Whether we admit it or not, we are all getting older, and as medical practice improves, Ireland as a nation has an increasingly aging population.
So are there ways to improve the quality of life in old age? Could we even reduce or even delay the effects of old age? Well, this week I’m going to introduce you to the Fountain of Youth. The good news is that there are interventions we can undertake today at any age that will serve us well into old age.
As you get older, things like decreasing muscle mass (sarcopenia) and decreasing bone density (osteoporosis) are a reality in both sexes. However, these conditions are even more common in women, especially as they approach menopause due to falling levels of estrogen.
The potential problem with sarcopenia and osteoporosis is the increased likelihood of falls and injuries, especially fractures, that lead to prolonged periods of sedentary work. This sedentary lifestyle during recovery also increases the possibility of further muscle loss, and so the cycle continues. There is also an increased chance of repeated falls.
There is some good news, however. Diet and resistance-based training can be used as interventions to prevent the occurrence of sarcopenia and osteoporosis. Whether you fall into the age group, approaching old age, or are in the prime of your life, the good news is these interventions can be used at any stage of life to show improvement.
With sarcopenia, the benefits of a resistance-based exercise program can be seen and focused on getting adequate amounts of protein with each meal. Try to consume at least one serving of 0.4-0.6 g of protein per kg of body weight per day. So for a person weighing 80 kg, they would be looking for at least 32-48 g of protein per day.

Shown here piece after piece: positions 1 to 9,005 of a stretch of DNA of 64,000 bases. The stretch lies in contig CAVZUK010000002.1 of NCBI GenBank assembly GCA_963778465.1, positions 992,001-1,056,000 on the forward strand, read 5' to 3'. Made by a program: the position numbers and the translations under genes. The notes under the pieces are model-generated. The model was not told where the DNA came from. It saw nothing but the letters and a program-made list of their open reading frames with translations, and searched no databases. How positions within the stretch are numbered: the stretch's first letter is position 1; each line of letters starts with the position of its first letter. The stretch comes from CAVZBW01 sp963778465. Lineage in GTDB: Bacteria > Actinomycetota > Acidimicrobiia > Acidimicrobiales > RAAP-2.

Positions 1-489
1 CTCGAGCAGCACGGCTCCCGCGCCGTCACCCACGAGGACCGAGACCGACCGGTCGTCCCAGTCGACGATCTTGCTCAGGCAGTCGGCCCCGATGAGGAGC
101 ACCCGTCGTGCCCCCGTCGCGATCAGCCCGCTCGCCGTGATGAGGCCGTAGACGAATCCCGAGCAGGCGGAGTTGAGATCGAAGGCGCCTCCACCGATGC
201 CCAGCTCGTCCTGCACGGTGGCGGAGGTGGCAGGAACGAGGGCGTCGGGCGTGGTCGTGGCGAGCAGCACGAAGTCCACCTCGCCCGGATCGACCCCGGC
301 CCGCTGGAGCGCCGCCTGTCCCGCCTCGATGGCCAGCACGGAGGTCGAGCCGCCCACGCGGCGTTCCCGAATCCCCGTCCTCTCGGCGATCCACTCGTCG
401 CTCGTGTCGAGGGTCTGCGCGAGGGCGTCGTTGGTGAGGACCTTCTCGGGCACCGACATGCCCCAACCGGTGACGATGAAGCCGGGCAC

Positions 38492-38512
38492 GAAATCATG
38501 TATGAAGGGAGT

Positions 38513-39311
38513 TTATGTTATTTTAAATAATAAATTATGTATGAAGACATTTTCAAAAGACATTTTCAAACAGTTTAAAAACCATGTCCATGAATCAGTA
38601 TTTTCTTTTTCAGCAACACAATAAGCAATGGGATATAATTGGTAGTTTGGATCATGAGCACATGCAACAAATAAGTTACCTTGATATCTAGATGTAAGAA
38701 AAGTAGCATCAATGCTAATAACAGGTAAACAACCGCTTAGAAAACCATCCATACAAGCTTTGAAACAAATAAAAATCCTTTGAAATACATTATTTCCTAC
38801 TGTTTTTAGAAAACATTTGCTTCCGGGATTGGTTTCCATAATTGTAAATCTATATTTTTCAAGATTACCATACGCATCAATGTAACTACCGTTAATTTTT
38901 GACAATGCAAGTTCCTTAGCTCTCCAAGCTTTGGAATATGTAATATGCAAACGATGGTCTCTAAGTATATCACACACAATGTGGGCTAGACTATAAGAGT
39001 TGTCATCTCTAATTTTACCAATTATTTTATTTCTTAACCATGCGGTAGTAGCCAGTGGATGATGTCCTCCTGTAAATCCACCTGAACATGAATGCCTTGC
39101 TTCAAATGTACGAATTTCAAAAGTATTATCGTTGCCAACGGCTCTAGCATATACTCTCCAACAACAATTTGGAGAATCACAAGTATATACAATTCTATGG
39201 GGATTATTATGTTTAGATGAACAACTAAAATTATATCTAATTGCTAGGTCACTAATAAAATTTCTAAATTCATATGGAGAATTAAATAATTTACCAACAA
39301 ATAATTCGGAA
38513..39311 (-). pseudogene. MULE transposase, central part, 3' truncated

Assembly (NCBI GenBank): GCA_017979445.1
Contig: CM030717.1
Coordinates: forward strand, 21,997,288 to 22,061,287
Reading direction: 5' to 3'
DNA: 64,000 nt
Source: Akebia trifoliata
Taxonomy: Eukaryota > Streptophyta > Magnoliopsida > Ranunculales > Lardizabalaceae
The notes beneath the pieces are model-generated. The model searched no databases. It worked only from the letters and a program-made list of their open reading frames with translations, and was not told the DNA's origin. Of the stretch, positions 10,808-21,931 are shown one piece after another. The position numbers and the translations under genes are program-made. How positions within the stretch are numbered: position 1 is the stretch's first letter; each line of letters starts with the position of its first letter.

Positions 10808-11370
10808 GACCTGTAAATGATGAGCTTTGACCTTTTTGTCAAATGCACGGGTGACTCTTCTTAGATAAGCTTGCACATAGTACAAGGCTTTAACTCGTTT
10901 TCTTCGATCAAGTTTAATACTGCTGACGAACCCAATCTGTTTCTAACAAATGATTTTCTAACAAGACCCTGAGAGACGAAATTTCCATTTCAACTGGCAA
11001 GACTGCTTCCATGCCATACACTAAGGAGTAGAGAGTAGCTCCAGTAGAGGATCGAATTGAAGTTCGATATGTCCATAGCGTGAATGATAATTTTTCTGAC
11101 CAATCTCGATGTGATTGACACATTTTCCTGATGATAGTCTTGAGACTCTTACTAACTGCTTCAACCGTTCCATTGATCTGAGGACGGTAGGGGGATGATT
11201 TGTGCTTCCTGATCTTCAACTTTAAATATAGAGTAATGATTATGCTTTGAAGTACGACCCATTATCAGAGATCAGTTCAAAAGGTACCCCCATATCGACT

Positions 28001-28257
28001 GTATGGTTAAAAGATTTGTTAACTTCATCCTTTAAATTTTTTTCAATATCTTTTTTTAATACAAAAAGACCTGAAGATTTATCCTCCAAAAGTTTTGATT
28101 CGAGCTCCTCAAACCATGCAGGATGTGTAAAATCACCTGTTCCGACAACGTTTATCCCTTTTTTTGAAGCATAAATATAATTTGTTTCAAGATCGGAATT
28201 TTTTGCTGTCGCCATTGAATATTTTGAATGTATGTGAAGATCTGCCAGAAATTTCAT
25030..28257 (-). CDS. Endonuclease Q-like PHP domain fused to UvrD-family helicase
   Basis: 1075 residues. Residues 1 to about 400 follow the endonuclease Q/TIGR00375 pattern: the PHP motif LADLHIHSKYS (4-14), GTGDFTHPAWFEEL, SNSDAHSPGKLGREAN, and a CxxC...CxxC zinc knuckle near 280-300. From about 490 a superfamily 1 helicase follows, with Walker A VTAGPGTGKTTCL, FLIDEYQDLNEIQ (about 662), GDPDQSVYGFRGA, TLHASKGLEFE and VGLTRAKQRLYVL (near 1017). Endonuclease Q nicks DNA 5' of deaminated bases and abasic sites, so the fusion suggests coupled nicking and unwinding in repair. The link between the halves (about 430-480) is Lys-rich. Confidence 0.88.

Fish oil supplementation can also be a good approach for anyone who doesn’t eat enough oily fish. Recommendations are in the range of 2-12g / day. Not only will this support joint health, but it will also improve your immune system and cardiovascular health. For vegetarians / vegans, a seaweed supplement could replace fish oil.
Finally, creatine supplementation of 5 g / day has been shown to lower the incidence rate of sarcopenia and provide cognitive health benefits that can decrease with age.
In osteoporosis, resistance training and physical activity can also play a big role in maintaining bone density. From a nutritional point of view, focusing on your calcium and vitamin D intake would be an excellent starting point. For those who have problems with food intake (which is common in old age), consider supplementing calcium when you are not getting adequate amounts from your food sources. For men over 50 the RNI (Recommended Nutrient Intake) is 1000 mg / day and for women over 50 the RNI is 1200 mg / day.
Vitamin D is needed to support calcium absorption and protect bones and is something we cannot get enough of here in Ireland, especially during the dark winter months. So ideally, this is also a consideration for supplementation. For areas with low solar radiation like Ireland we should aim for a range of 2500 IU / day.
If you have any underlying medical conditions or have questions about the dosage you should be taking, talk to your doctor first.
Micheál Penston is the head coach and nutritionist for FM Fitness & Nutrition, based in Westport, Co. Mayo. They specialize in helping busy men and women create the healthiest version of themselves by educating and empowering them in all areas of their lifestyle: fitness, nutrition, recreation, and behaviors. You can get a FREE copy of the 5 Stage Health & Fitness Kickstarter or learn more about their online and personal coaching methods at www.fmfitnessnutrition.com or on social media @fmfitnessnutrition